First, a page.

Colombian Prosecutor’s Office accuses Álvaro Uribe of three crimes – DW – 05/25/2024

Colombian Prosecutor’s Office accuses Álvaro Uribe of three crimes – DW – 05/25/2024
Colombian Prosecutor’s Office accuses Álvaro Uribe of three crimes – DW – 05/25/2024

The Colombian Prosecutor’s Office accused Álvaro Uribe before a judge of the crimes of bribery, procedural fraud and bribery in criminal proceedings, for which the former Colombian president formally became a defendant this Friday (05/24/2024) in the case of alleged bribery of witnesses and procedural fraud.

It is the first time that the Prosecutor’s Office presents charges against Uribe (2002-2010), which were accepted by the 44th criminal judge of Bogotá, Sandra Liliana Heredia, who ruled that “from this moment (the former president) acquires the status of accused”.

According to the judge’s decision, the process against Uribe begins formally and if the head of the Democratic Center is found guilty, he could face a sentence of between 6 and 12 years in prison.

The accusation occurs after the togada denied the request for annulment of the process against the former president, considering it “absolutely inadmissible”, so “its rejection is imposed outright, a decision against which no appeal is admissible.”

Likewise, the judge accepted as victims of the case the leftist senator Iván Cepeda and the former attorneys general Jorge Perdomo and Eduardo Montealegre, as well as Deyanira Gómez, ex-wife of the paramilitary Juan Guillermo Monsalve, involved in the case.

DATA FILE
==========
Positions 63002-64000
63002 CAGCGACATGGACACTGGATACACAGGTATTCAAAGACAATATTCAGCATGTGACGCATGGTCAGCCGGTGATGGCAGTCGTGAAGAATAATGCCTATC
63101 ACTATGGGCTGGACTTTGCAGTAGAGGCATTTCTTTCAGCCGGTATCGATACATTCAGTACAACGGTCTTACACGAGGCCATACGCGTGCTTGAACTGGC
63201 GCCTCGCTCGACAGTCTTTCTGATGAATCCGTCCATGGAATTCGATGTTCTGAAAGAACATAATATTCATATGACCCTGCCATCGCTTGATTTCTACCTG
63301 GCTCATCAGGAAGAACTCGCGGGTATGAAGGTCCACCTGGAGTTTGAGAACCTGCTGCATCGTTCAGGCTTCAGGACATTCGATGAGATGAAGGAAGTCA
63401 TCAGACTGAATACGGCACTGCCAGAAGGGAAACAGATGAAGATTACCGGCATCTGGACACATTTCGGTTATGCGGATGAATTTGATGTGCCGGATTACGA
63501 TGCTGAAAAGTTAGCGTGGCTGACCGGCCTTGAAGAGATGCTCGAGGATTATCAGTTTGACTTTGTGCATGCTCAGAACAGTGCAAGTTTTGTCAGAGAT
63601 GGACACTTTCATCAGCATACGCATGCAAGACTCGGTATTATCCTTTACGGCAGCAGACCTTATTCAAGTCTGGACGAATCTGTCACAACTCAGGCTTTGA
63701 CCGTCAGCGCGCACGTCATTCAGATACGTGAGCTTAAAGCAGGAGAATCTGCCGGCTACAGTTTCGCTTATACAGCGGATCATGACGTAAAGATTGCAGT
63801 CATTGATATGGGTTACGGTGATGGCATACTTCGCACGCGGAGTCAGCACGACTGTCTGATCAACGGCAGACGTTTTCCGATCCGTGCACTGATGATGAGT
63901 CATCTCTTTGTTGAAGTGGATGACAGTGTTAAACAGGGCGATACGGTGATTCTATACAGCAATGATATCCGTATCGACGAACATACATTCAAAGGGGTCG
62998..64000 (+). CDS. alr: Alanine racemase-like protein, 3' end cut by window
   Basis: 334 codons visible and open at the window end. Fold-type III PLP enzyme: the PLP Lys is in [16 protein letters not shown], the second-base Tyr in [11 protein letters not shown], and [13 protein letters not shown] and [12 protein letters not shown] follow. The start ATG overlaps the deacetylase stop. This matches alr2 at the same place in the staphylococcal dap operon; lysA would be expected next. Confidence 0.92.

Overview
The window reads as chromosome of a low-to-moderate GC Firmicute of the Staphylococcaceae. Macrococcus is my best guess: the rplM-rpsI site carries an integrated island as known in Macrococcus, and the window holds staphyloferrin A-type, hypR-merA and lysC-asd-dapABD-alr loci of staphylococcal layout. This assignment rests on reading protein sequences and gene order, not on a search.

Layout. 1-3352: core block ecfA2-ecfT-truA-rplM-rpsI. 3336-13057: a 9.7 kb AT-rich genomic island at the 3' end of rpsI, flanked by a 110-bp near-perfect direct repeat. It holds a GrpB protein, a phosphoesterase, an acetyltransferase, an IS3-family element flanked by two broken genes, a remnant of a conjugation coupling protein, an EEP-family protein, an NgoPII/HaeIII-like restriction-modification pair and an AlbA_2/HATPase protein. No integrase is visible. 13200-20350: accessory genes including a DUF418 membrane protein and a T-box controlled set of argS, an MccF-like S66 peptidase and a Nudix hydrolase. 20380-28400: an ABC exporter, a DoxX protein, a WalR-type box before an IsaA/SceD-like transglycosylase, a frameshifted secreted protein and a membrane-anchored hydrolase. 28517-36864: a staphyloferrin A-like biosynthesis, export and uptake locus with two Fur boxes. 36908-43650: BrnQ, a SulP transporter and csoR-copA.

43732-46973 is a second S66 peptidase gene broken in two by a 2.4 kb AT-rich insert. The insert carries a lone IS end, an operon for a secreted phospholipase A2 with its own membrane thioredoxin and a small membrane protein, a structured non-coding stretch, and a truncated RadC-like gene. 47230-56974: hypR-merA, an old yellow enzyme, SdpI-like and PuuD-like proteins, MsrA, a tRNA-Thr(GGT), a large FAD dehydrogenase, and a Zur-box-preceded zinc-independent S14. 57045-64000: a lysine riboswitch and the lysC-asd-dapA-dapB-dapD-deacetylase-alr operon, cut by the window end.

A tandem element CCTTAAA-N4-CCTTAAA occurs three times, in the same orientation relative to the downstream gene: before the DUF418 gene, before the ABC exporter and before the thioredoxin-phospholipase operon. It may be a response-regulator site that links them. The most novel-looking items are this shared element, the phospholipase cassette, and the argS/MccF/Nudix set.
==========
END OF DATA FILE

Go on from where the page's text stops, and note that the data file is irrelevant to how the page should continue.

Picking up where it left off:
Case that started in 2012

The long lawsuit dates back to 2012 when Uribe, who was a senator, sued Cepeda for alleged witness tampering, who at that time was preparing a complaint in Congress against him for alleged links to paramilitarism.

Contrary to Uribe’s expectations, the Supreme Court of Justice did not open an investigation against the left-wing congressman and, instead, initiated proceedings against the former president for witness manipulation.

The bribery accusation has to do with the alleged payment of bribes to Carlos Enrique Vélez and Juan Guillermo Monsalve, who are imprisoned in the Palmira and La Picota prisons in Bogotá, respectively.

Monsalve, a former paramilitary, assured that there was a whole strategy to approach him and convince him to testify against Cepeda.

The former president has been insisting for years that this is a case against him that is politically motivated and lacks evidence.

jc (efe, afp)

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